Pat Patrick (musician)

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Pat Patrick
Pat Patrick January 1981, jamming at a club in Portland, OR.jpg
Patrick in 1981
Background information
Birth nameLaurdine Kenneth Patrick Jr.
Born(1929-11-23)November 23, 1929
East Moline, Illinois, U.S.
DiedDecember 31, 1991(1991-12-31) (aged 62)
Moline, Illinois
GenresAvant-garde jazz, free jazz, experimental, swing
Occupation(s)Musician, composer
InstrumentsBaritone saxophone, alto saxophone, bass guitar
Associated actsSun Ra, Mongo Santamaría, Thelonious Monk, John Coltrane, Duke Ellington, Quincy Jones, Babatunde Olatunji, NRBQ

Laurdine Kenneth "Pat" Patrick Jr. (November 23, 1929 – December 31, 1991) was an American jazz musician and composer. He played baritone saxophone, alto saxophone, and Fender bass and was known for his 40-year association with Sun Ra.[1][2][3] His son, Deval Patrick, was governor of Massachusetts.

Early life[edit]

Patrick was born in East Moline, Illinois, to Laverne and Laurdine Patrick, Sr.[2] His father (1905–2001), a native of Kansas, worked as an iron moulder at a factory at the time of his son's birth.[1]

Patrick first learned piano, drums, and trumpet as a child, and then switched to saxophones.[4] He attended and studied music at DuSable High School in Chicago, where he met future bassist Richard Davis and future saxophonists John Gilmore and Clifford Jordan.[5] Patrick was baritone saxophonist for the Regal Theater's house band while still at school.[5] "In 1949 he enrolled at Florida Agricultural and Mechanical University, but he soon returned to the Chicago area to study at Wilson Junior College."[5]

Later life and career[edit]

Patrick first played in one of Sun Ra's bands as part of a trio around 1950.[5] He played occasionally in Ra's Arkestra from around the same time, and then became a regular band member in 1954.[5] In February 1955, Patrick married Emily Wintersmith in Cook County, Illinois. His children with Emily were Deval Patrick and Rhonda Sigh. He had at least one child, La'Shon Anthony, outside his marriage.[6][7] In 1959, a woman called for Patrick and his wife asked for a message. This precipitated the breakup of his marriage that year.[1][8]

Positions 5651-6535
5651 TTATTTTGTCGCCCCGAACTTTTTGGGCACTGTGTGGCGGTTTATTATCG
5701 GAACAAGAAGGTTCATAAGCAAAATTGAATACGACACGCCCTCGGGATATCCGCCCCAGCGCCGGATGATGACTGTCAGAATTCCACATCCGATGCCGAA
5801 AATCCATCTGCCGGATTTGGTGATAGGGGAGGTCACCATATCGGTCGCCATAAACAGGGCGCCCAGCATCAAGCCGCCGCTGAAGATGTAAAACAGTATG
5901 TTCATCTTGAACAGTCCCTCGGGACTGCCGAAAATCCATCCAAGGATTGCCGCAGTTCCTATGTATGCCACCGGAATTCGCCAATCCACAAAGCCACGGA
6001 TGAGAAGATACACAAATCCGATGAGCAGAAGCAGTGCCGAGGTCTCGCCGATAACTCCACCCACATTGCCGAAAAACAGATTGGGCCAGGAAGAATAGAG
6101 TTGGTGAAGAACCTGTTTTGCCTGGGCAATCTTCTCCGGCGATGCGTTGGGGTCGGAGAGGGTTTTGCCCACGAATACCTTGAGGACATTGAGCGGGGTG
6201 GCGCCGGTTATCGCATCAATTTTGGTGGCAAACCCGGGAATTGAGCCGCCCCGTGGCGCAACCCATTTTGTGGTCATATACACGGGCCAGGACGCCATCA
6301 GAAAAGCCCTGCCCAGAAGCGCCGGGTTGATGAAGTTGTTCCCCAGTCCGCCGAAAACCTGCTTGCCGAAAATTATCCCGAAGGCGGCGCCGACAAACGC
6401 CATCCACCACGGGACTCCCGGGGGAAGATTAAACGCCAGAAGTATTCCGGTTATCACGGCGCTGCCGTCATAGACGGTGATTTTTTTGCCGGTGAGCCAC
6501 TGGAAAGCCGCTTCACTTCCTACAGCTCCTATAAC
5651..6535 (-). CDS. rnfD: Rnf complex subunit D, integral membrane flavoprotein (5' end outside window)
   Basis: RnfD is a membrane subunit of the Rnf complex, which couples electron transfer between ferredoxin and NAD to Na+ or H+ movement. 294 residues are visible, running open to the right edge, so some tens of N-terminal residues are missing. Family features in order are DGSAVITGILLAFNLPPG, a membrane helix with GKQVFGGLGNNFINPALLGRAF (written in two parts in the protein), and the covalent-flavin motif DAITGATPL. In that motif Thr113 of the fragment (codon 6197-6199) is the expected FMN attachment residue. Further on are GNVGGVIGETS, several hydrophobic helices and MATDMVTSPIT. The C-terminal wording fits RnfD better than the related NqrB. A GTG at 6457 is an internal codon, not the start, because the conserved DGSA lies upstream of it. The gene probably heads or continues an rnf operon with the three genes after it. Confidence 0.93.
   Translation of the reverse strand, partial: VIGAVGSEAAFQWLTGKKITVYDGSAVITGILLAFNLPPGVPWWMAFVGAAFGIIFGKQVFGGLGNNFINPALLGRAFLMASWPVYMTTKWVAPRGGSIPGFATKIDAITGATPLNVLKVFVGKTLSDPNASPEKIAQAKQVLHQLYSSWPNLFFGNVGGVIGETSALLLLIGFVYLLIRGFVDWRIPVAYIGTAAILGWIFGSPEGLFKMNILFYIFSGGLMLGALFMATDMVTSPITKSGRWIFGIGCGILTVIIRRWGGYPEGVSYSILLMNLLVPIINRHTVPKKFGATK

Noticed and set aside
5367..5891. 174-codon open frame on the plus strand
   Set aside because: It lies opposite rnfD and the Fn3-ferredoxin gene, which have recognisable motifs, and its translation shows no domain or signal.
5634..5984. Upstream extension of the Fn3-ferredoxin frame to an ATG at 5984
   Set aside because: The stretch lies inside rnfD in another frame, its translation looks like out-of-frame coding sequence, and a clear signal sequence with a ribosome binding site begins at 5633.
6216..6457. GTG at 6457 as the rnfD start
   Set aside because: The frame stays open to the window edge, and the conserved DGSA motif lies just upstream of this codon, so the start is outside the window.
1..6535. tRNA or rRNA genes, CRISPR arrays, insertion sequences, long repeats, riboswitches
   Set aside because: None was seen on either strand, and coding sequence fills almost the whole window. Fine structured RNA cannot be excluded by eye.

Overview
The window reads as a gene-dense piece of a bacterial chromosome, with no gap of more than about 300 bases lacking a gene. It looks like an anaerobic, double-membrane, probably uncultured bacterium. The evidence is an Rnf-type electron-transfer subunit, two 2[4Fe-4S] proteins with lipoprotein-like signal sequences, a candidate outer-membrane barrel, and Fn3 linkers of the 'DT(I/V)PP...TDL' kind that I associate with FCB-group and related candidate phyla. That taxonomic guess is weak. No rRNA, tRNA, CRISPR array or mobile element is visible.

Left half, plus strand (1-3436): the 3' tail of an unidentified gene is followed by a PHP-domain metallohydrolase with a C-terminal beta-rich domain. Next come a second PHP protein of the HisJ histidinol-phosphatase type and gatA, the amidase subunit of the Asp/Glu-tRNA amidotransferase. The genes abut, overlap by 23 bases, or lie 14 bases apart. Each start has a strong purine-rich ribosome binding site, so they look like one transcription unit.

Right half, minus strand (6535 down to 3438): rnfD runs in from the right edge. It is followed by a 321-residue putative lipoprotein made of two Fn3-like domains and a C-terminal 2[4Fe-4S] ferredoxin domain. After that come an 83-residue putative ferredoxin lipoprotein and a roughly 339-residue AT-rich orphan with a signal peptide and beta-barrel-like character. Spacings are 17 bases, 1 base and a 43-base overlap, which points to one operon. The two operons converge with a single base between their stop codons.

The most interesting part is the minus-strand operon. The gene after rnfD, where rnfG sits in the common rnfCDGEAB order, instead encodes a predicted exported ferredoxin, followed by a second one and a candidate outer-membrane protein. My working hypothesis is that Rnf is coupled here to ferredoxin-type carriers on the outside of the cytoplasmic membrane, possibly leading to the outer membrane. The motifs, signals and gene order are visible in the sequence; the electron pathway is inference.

In 1960, Patrick left Emily, Deval and Rhonda, and moved out of their apartment. When four-year-old Deval chased after him, he slapped his son and continued.[9] He refused to sign Deval's application to Milton Academy, arguing that Deval would lose his African-American identity there. Deval, whose tuition was paid by scholarship, was accepted anyway.[1] Deval saw his father only rarely during his life.[6]

Patrick resided for several years in the Arkestra's communal residences in New York City's East Village and Philadelphia.[1] The Arkestra, with Patrick, moved to New York in 1961.[5] He also played with John Coltrane (appearing on Africa/Brass in 1961), Blue Mitchell (A Sure Thing, 1962), Mongo Santamaría ("Yeh, Yeh", which he composed,[5] and "Watermelon Man") and Thelonious Monk (early 1970s).[3] He also extensively backed Babatunde Olatunji.[1] In December 1965, Patrick was remarried in Las Vegas, Nevada, to Edna Jean Ballinger.

In 1972, Patrick co-founded the Baritone Saxophone Retinue, which recorded two albums for Saturn Records.[5] He toured Europe with Ra in 1970 and 1976, and was part of some other Arkestra performances in that decade, but he also devoted time to teaching at the State University of New York at Old Westbury.[5] He was a frequent member of the Arkestra again from 1986 to 1988.[5] Grove Music wrote that, "Patrick was a well-schooled, versatile soloist and ensemble player and made an important contribution to Sun Ra's music. Besides his principal instrument, which was baritone saxophone, he played flutes, bass, and percussion."[5] He died from leukemia[3] in Moline, Illinois, on December 31, 1991.[5]


As leader/co-leader[edit]

  • Sound Advice (Saturn, 1977)[5]

As sideman[edit]

With Terry Adams

  • That's the Way I Feel Now: A Tribute to Thelonious Monk (A&M, 1984)

With Jimmy Heath

With Andrew Hill

With Sam Jones

With Clifford Jordan

With Freddie McCoy

With James Moody

With A. K. Salim

With Rahsaan Roland Kirk

With Phil Upchurch


  1. ^ a b c d e f Jacobs, Sally (March 25, 2007). "Patrick shaped by father's absence". Boston Globe.
  2. ^ a b "Ancestry of Deval Patrick". Retrieved March 25, 2010.
  3. ^ a b c "Pat Patrick's Lost Treasures". NPR. March 27, 2010.
  4. ^ Yanow, Scott. "Pat Patrick". AllMusic. Retrieved June 14, 2019.
  5. ^ a b c d e f g h i j k l m Hazell, Ed; Kernfeld, Barry (2003), Patrick, Pat [Laurdine Kenneth, Jr.], Grove Music Online. Oxford Music Online. Oxford University Press, doi:10.1093/gmo/9781561592630.article.J347700
  6. ^ a b "'Lessons' From Deval Patrick: A (Not) Likely Story", NPR Books, April 12, 2011.
  7. ^ "Gov. Deval Patrick: Each of us has the capacity to teach, inspire, and ennoble – In the Arena". CNN.
  8. ^ Jacobs, Sally (March 25, 2007). "Patrick shaped by father's absence". The Boston Globe.
  9. ^ Hillary Chabot, "Gruff Deval Patrick rankled Beacon Hill", Boston Herald, April 12, 2011.